March / April  2006




March/April Contents 

 Real Issues
 Malnourishment in
 South Asia


 South Asian issues
 Getting to know the
 past better



 News from elsewhere
 New animal species
 found in Indonesia

 Veggie chemical
 repairs DNA damage


 Bhera - the town that
 time forgot
- Part II

 World Bank in
 South Asia
 Grant to Afghanistan

Land management in

Urban services in


 Tollinton Market



 South Asian










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BHERA  - the town that time forgot

Part II

By Salman Minhas

The double-arched windows found in many houses in Bhera, Pakistan

The Road to Bhera :

Bhera can best be reached by the Motorway M2 from Lahore to Islamabad / Rawalpindi. Going north, just before the river Jhelum is the midway Bhera Motorway stop and collection of CNG and Petrol stations restaurants and the Interchange sign at Bhera. Once on the Interchange road to Bhera, one comes to a fork in the road after 3 kilometers. The right one leads into Bhera via the Sher Shah Suri mosque [circa 1540] and into the ChakWala Gate from where the main Bazaar with its shops of Henna, Phenian [vermicelli], Tobacco, Brown Sugar- Gur starts. If one takes the left fork on the Interchange one comes in front of a small fruit and vegetable market, in front of the Laloowala [ Chinioti Gate ].

The other route to get to Bhera is via the old Grand Trunk [GT] road. Here on reaching Kharian near the town of Jhelum one turns left to the Chillianwala [15 kilometers] , Mong [ another 5 kilometers ] and Mandi Bahauddin [ another 10 kilometers] road. The Chillinawala monument to the dead British & East India Company soldiers is just alongside the road. There is a White Cross monument and the standard red sandstone stone monument with the names of the deceased in a small enclosure tended by an old man who looks after the vegetable gardens surrounding the monument. The old man gives us a small pamphlet with a small Battle ground sketch and a two page description of the famous second last battle that was to pave the way for British rule over the Punjab in January 12, 1949. The Defense section of the British High Commission in Islamabad has written the pamphlet.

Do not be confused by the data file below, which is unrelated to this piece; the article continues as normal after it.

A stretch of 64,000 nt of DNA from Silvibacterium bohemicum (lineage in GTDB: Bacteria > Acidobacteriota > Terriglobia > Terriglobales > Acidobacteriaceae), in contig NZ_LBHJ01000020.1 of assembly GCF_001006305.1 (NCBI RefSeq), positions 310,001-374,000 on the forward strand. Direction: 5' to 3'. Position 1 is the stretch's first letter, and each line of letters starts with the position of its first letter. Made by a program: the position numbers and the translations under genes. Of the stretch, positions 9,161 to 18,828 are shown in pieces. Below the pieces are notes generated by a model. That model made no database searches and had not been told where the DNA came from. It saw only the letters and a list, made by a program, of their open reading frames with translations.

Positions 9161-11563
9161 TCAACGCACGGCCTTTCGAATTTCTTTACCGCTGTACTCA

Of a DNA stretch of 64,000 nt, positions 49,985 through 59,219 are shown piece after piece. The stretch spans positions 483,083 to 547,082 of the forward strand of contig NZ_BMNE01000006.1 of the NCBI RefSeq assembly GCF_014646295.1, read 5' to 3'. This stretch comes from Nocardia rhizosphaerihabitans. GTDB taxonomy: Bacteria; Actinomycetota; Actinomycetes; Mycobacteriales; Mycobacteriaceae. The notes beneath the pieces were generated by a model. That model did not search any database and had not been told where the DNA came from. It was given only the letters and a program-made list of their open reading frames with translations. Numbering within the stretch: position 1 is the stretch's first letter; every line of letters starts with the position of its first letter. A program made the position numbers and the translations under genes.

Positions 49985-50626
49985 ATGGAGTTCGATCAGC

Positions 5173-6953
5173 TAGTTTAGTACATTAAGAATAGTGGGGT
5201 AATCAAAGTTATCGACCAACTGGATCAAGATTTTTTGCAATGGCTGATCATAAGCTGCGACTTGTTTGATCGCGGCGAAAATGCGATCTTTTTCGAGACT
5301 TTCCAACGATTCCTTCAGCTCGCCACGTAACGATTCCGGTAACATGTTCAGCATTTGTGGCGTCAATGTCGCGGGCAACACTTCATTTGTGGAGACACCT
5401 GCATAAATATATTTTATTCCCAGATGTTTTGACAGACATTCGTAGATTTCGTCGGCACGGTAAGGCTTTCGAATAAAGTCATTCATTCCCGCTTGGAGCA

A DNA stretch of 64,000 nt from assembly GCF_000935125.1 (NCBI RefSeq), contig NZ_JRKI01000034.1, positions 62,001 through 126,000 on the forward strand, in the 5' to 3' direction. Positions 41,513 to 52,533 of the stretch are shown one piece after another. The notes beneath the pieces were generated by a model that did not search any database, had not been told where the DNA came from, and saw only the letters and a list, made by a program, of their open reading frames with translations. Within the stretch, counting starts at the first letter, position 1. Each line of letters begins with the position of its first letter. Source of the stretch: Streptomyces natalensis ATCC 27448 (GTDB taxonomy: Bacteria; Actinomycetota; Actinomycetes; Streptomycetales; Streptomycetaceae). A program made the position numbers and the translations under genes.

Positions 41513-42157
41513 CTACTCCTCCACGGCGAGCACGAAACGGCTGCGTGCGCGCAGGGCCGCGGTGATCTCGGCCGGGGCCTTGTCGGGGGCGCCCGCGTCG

Mong [ = Nicae meaning Victory in Greek] can be seen across the Lower Jhelum canal [which takes off from the near-by Rasul Barrage] on a small hilltop. The Hills of Rasul can be seen in the distant northwest. Here is where, as the story goes, Alexander defeated King Porus.

Just before Mandi Bahauddin, one takes the Sugar Mill road on the right . Malakwaal about 20 kilometers is on the railway line to Bhera and Khewra the great salt mines center is reached after crossing the Jhelum river at Malakwaal . Next is the village of Miani [home also to a few big Havelis / Mohallas] about another 10 kilometers and finally Bhera another 5 kilometers.

Bhera railway station

The Bhera railway station stands in a great yard with huge Peepal and Bohar trees. Its engine turning circular steel platform is now out of use. The Bhera Government High school is next on the road. On the right is an old solitary temple. While taking pictures of this temple, a white peacock [known as a vain bird ] walked out of the side hut and proceeded to do a fashion catwalk, whose results are presented here.

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